Artegoitia, V. M., de Veth, M. J., Harte, F., Ouellet, D. R., and Girard, C. L. 2015. Casein hydrolysate and whey proteins as excipients for cyanocobalamin to increase intestinal absorption in the lactating dairy cow. Journal of Dairy Science, 98(11):8128–8132
Cheema, M., Mohan M., Campagna, S. R., Jurat-Fuentes, J. L., Harte, F. 2015. The association of low molecular weight hydrophobic compounds to native casein micelles in milk. Journal of Dairy Science, 98(8):5155–5163
Corzo-Martínez, M., Mohan, M., Dunlap, J., and Harte, F. 2015. Effect of Ultra-High Pressure Homogenization on the Interaction between Bovine Casein Micelles and Ritonavir. Pharmaceutical Research, 32(3):1055-1071
Bozkurt, H., Ye, X., Harte, F., D’Souza, D. H., and Davidson, P. M. 2015. Thermal inactivation kinetics of hepatitis A virus in spinach. International Journal of Food Microbiology 193(16):147–151
Artegoitia, V. M., Middleton, J. L., Harte, F. M., Campagna, S. R., and de Veth, M. J. 2014. Choline and Choline Metabolite Patterns and Associations in Blood and Milk during Lactation in Dairy Cows. PloS one, 9(8), e103412
Trejo, R., Corzo-Martinez, M., Wilkinson, S., Higginbotham, K., and Harte, F*. 2014. Effect of a low temperature step during fermentation on the physico-chemical properties of fat-free yogurt. International Dairy Journal, 36(1):14-20
Gonzalez-Gil, F., Diaz-Sanchez, S., Pendleton, S., Andino, A., Zhang, N., Yard, C., Crilly, N., Harte, F., and Hanning, I. 2014. Yerba mate enhances probiotic bacteria growth in vitro but as a feed additive does not reduce Salmonella Enteritidis colonization in vivo. Poultry Science, 93:434-440
Ye, R. and Harte, F*. 2014. High pressure homogenization to improve the stability of casein - hydroxypropyl cellulose aqueous systems. Food Hydrocolloids, 35:670-677
Mannam, V., Worley, S., Smith, D., Wilkerson, J., and Harte, F. 2013. Automatic seed hydration analysis system: design and evaluation. Transactions of the ASABE, 56(6): 1449-1455
Chen, W., Harte, F. M., Davidson, P. M., and Golden, D. A. 2013. Inactivation of Alicyclobacillus acidoterrestris using high pressure homogenization and dimethyl dicarbonate. Journal of Food Protection, 76(6):1041-1045
Ye, R., and Harte, F. 2013. Casein maps: Effect of ethanol, pH, temperature, and CaCl2 on the particle size of reconstituted casein micelles. Journal of Dairy Science 96(2):799-805
Mohan, M. S., Jurat-Fuentes, J. L., and Harte, F. 2013. Binding of vitamin A by casein micelles in commercial skim milk. Journal of Dairy Science 96(2):790-798
Horm, K. M., Harte, F., and D'Souza, D. H. 2012. Human norovirus surrogate reduction in milk and juice blends by high pressure homogenization. Journal of Food Protection 75(11):1984-1990
Al-Nabulsi, A., Shaker, R., Osaili, T., Clark, S., Harte, F., and Barbosa-Cánovas, G. 2012. Impact of high hydrostatic pressure and heat treatments on milk gel properties: a comparative rheological study. International Journal of Food Properties 15(3):613-627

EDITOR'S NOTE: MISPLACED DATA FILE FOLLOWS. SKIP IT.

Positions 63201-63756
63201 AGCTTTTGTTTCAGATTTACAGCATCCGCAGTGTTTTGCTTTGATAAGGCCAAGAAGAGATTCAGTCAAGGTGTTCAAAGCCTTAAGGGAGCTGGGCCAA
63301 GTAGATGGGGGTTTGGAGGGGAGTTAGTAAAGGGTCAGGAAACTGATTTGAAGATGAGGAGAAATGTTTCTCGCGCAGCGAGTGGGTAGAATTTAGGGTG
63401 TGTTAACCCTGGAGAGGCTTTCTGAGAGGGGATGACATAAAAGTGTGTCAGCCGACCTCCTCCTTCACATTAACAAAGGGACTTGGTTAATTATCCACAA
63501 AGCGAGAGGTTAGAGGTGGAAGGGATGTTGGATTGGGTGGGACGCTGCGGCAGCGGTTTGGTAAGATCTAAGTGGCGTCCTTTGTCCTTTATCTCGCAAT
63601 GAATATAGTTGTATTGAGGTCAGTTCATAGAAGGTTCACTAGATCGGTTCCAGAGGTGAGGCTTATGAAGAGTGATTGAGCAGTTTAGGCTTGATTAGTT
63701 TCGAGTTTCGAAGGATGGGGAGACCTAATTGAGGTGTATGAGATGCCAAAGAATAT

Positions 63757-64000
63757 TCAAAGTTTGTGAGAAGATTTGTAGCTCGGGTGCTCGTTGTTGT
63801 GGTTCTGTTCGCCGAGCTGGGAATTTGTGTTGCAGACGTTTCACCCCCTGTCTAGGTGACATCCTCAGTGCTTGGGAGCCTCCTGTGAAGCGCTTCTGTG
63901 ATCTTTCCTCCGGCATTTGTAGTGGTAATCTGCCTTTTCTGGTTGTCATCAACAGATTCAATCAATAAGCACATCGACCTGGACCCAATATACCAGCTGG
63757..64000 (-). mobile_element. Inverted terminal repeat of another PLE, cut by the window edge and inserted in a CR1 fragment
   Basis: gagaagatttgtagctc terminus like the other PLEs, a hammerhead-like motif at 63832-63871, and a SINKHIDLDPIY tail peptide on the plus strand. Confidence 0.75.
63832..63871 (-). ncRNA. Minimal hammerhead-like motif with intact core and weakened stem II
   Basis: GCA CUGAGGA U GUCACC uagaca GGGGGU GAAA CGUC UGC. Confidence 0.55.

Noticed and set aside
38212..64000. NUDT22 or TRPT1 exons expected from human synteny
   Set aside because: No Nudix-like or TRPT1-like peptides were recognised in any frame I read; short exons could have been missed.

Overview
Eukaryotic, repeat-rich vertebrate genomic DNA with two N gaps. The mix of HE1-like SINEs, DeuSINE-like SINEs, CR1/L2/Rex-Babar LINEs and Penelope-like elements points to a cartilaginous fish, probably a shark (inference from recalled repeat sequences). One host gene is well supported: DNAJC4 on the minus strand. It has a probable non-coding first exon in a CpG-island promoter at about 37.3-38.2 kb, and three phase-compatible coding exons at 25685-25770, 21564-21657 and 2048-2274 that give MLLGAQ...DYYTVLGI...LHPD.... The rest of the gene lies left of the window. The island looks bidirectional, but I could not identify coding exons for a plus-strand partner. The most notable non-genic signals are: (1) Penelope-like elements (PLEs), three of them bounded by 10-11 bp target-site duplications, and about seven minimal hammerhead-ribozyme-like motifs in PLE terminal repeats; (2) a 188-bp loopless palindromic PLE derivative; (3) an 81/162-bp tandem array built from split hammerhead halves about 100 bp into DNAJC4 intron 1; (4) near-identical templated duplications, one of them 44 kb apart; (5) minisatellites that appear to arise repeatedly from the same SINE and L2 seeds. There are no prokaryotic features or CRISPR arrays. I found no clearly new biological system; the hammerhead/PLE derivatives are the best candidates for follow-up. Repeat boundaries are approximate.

Burris, K. P., Harte, F. Davidson, P. M., Stewart, Jr, C. N., and Zivanovic, S., 2012. Composition and bioactive properties of Yerba Mate (Ilex paraguariensis A. St.-Hil.): a review. Chilean JAR 72(2):268-274
Burris, K. P., Davidson, P. M., Stewart, Jr, C. N., Zivanovic, S., and Harte, F. 2012. Aqueous extracts of Yerba Mate (Ilex paraguariensis) as a natural antimicrobial against Escherichia coli O157:H7 in microbiological media and apple juice. Journal of Food Protection 75(4):753-757
Horm, K. M., Davidson, P. M., Harte, F. M., and D'Souza, D. H. 2012. Survival and inactivation of human norovirus surrogates in blueberry juice by high-pressure homogenization. Foodborne pathogens and disease 9(11):974-979
Trejo, R., Dokland, T., Jurat-Fuentes, J. and Harte, F. 2011. Cryo-transmission electron tomography of native casein micelles from bovine milk. Journal of Dairy Science, 94(12):5770-5775
D’Souza, D., Su, X., and Harte, F. 2011. Comparison of reduction in foodborne viral surrogates by high pressure homogenization. Journal of Food Protection 74(11):1840-1847
Burris, K. P., Davidson, P. M., Stewart, Jr, C. N., and Harte, F. 2011. Antimicrobial activity of Yerba Mate (Ilex paraguariensis) aqueous extracts against Escherichia coli O157:H7 and Staphylococcus aureus. Journal of Food Science 76(6):M456–M462
Martínez, K. D., Ganesan, V., Pilosof, A. M. R., and Harte, F. 2011. Effect of dynamic high-pressure treatment on the interfacial and foaming properties of soy protein isolate–hydroxypropylmethylcelluloses systems. Food Hydrocolloids 25(6):1640-1645
Escobar, D, Clark, S, Ganesan, V, Repiso, L, J. C. Waller, and Harte, F. 2011. High pressure homogenization of raw and pasteurized milk modifies the yield, composition, and texture of Queso Fresco cheese. Journal of Dairy Science 94(3):1201-1210
Corzo-Martínez, M., Soria, A. C., Villamiel, M., Olano, F., Harte, F., and Moreno, F. J. 2011. Effect of glycation on sodium caseinate-stabilized emulsions obtained by ultrasound. Journal of Dairy Science 94(1):51-58